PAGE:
As is normal for this weekly feature, I'm finding myself adding books to my wishlist. Ah well. I never did want to run out of books to read anyway!
Join me as I pay some well-deserved attention to this week's three authors!
|Frankie Y. Bailey|
Bailey has written four books in a mystery series set in Kentucky and Virginia featuring Professor Lizzie Stuart, a thirty-something African-American crime historian. The books in the series are: Death's Favorite Child (2000), A Dead Man's Honor (2001), Old Murders (2003) and You Should Have Died on Monday (2007).
African-American, 38, a crime historian, Lizzie Stuart has spent most of her life in Drucilla, Kentucky. When her grandmother dies, Lizzie decides it is time for a vacation. She joins her friend Tess for a week in Cornwall, England, in the resort town of St. Regis. Lizzie finds her vacation anything but restful when she becomes an eyewitness to a murder and the probable next victim.
Julie Smith lives in New Orleans, Louisiana, and is a former reporter for the New Orleans Times-Picayune and the San Francisco Chronicle. She is a licensed private investigator and has written over 20 mysteries.
The mysteries I'd like to focus on feature a black poet and computer expert living in New Orleans. Named Talba Wallis, she has an interesting alias: the Baroness de Pontalba. There are four books in this series: Louisiana Hotshot (2001), Louisiana Bigshot (2002), Louisiana Lament (2004), and P.I. on a Hot Tin Roof (2005).
Following the success of 82 Desire (1998), which introduced Talba Wallis (aka Baroness de Pontalba), the black poet/computer expert and would-be investigator returns to undertake another harrowing adventure in New Orleans. Talba is a seething mass of contradictions assured and vulnerable, flip and sentimental, cocky and fearful. Answering an unlikely ad with her customary bravado lands her a job as assistant to aging PI Eddie Valentino. The young black female and 65-year-old Italian male have striking similarities that offset their obvious differences. Both are stubborn and strongly attached to, if somewhat alienated from, their families. Throw in a vulnerable young girl, Cassandra, being preyed on by a rap star's hanger-on identified only by the nickname "Toes," and you have a story that spans generations, races and lifestyles. As Talba and Eddie struggle to establish a working relationship and, similarly, struggle to resolve troublesome family relationships, the plight of their newest client worsens. Identifying Toes and stopping him before he eliminates Cassandra (or nosy detectives like themselves) becomes first priority. Smith generates plenty of tension as the savvy veteran and the eager novice combine their talents. But it is Smith's evocation of her beloved New Orleans and her deft exploration of her characters' intimate relationships that will lure readers to this series.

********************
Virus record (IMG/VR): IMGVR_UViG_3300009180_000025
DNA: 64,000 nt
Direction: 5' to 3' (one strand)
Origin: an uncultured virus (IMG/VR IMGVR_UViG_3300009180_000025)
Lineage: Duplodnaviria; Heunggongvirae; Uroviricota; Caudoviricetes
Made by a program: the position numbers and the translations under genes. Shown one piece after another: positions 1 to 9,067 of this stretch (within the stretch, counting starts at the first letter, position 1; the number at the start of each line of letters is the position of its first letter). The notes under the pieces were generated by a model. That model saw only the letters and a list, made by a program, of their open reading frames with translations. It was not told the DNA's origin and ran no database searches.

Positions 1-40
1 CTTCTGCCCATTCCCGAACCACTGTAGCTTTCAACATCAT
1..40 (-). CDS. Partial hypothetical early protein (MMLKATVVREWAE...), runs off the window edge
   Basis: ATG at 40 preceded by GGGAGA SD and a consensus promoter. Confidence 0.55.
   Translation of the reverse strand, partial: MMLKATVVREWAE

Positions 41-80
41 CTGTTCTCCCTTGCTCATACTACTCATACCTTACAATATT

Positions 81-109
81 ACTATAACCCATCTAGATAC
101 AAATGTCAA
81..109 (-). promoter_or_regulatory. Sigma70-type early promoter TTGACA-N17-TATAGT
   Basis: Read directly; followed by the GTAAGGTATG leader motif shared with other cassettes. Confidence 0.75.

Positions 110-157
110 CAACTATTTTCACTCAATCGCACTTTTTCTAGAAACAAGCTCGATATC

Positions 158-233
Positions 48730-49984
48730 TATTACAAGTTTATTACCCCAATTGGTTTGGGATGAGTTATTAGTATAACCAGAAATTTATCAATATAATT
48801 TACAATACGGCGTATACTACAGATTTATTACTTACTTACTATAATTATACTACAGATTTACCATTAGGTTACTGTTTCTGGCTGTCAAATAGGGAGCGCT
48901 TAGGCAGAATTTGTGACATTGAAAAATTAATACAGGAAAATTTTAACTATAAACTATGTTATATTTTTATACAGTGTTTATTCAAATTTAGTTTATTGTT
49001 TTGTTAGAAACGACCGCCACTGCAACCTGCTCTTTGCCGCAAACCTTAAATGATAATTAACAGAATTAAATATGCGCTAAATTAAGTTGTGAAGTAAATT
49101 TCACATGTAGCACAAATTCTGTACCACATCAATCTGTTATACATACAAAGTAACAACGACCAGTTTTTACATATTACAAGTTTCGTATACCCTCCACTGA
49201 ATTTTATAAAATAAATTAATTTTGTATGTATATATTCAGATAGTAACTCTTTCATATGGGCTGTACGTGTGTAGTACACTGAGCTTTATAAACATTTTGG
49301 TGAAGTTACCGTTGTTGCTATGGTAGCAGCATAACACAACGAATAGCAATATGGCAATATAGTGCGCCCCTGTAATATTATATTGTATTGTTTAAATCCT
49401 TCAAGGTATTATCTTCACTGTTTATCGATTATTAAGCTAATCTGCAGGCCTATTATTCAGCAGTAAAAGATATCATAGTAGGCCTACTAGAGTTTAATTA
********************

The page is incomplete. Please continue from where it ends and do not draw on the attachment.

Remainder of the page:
|Karen Grigsby Bates|
She's also written two mysteries featuring Alex (Alexa) Powell, an African-American newspaper columnist in Los Angeles, California. The books are Plain Brown Wrapper (2001) and Chosen People (2006).
Who killed Ev and why? The three most likely suspects are Ev's competitors -- publishers of the country's other popular black magazines who all had plenty of good reasons to make sure Ev never received his Journalist of the Year award.
With the help of Paul Butler, a fellow journalist and an old friend, Alex tries to untangle the circumstances that led to Ev Carson's death. Their investigative trail will carry them from the West Coast to the East, to D.C., New York, and the social whirl of Martha's Vineyard as the summer season reaches its peak. In the middle of dissed colleagues, dumped girlfriends, disgruntled ex-employees, and the legions of enemies Ev managed to accumulate before he died, Alex Powell realizes that before everything is over Everett Carson might not be the only person who ends up with a toe tag.
Once again I find myself adding books to my to-be-read shelves, and I hope I've at least added a title or two to your wishlists. Join me next weekend when I'll continue my month-long celebration of Kwanzaa by featuring three more mystery writers whose series are centered on African-American characters!